This publication looks at some of the issues wealth managers are facing around recruitment and talent management today, and what steps the industry is taking to tackle these.
With concerns over an aging advisor workforce and claims of an industry “talent crisis,” Family Wealth Report spoke to industry experts to identify the forces at play and how the wealth management sector is responding.
James McLaughlin of J H McLaughlin & Co previously told this publication there is “no doubt” the industry is seeing an attrition of aging advisors across all channels. What is unclear, however, is how well or at what rate they are being replaced by new, younger advisors, he said. Meanwhile, investor demographics, habits and their advisory needs are changing, and the impact of technology on the sector is increasingly clear.
These are indeed global trends, but the US market in particular is “highly competitive and mature,” causing an interesting struggle as firms look to grow their businesses and assets, said Jane Swan of the executive search firm Sheffield Haworth. “The industry is trapped in a cycle where they seemingly have little choice but to continually trade talent.”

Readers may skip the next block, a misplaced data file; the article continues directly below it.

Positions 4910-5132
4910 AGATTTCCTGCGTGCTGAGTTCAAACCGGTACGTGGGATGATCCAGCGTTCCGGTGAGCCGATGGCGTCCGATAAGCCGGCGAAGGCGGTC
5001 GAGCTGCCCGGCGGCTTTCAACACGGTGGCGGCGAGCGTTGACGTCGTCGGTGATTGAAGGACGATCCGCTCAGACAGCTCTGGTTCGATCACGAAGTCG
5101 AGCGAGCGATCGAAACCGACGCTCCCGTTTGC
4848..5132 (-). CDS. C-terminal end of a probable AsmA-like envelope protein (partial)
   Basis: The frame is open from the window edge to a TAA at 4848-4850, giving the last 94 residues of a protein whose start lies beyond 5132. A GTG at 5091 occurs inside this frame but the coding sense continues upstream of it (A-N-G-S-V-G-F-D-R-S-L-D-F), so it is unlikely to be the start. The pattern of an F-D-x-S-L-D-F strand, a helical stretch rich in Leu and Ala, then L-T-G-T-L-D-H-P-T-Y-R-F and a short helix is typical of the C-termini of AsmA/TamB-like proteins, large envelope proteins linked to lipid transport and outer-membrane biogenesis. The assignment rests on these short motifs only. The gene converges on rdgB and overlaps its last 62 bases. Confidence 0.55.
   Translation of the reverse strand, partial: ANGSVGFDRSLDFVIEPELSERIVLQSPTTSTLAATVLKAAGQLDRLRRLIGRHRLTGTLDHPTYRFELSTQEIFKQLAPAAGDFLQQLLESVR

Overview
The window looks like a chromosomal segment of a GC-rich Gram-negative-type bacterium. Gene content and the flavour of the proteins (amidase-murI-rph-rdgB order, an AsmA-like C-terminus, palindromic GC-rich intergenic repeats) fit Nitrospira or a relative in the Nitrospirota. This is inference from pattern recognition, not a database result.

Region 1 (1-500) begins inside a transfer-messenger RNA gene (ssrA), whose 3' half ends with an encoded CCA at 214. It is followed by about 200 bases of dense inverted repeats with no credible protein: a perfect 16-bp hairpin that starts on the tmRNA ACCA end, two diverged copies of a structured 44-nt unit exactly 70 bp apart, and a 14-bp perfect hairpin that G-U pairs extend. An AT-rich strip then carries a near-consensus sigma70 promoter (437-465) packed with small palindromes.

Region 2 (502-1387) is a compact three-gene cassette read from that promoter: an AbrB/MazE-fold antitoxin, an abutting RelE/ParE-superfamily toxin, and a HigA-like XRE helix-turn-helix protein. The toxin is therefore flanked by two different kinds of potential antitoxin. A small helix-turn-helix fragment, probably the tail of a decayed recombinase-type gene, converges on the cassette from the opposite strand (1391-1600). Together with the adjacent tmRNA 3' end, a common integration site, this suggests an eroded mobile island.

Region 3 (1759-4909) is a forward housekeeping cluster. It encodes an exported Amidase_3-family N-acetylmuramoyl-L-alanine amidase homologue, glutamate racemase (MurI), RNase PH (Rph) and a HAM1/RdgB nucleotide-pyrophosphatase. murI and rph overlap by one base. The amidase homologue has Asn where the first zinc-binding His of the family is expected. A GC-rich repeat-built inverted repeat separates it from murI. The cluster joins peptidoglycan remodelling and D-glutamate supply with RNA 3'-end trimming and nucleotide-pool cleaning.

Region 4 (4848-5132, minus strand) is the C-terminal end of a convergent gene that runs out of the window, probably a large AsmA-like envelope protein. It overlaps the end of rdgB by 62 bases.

Facts and figures
Jylanne Dunne, senior vice president of practice management and consulting at Fidelity Clearing & Custody, highlighted that for every eight advisors that retire, only three are trained to replace them (citing Cerulli Associates). And according to Harvard's 2013 career statistics, the industry's talent pool has shrunk by 10 per cent since 2008, Dunne said.
However, while Cerulli data shows that total advisor headcount dropped for a fifth consecutive year in 2014 – by 1.9 per cent – the workforce in the RIA and dually-registered channels actually rose. This has been attributed to factors shaping the “breakaway” trend, which has seen scores of advisors exit the broker-dealer sector in favor of the flexibility and autonomy offered in the independent space.
Indeed, Swan, a managing director at Sheffield Haworth, noted that wirehouses are almost under a double threat as they “continually hire from each other to grow their assets while at the same time they are losing advisors to the independent channel.” The independent channel is also dealing with the attrition of aging advisors, and the additional impact of poor succession planning and how to keep these RIAs thriving once the founders retire, she said.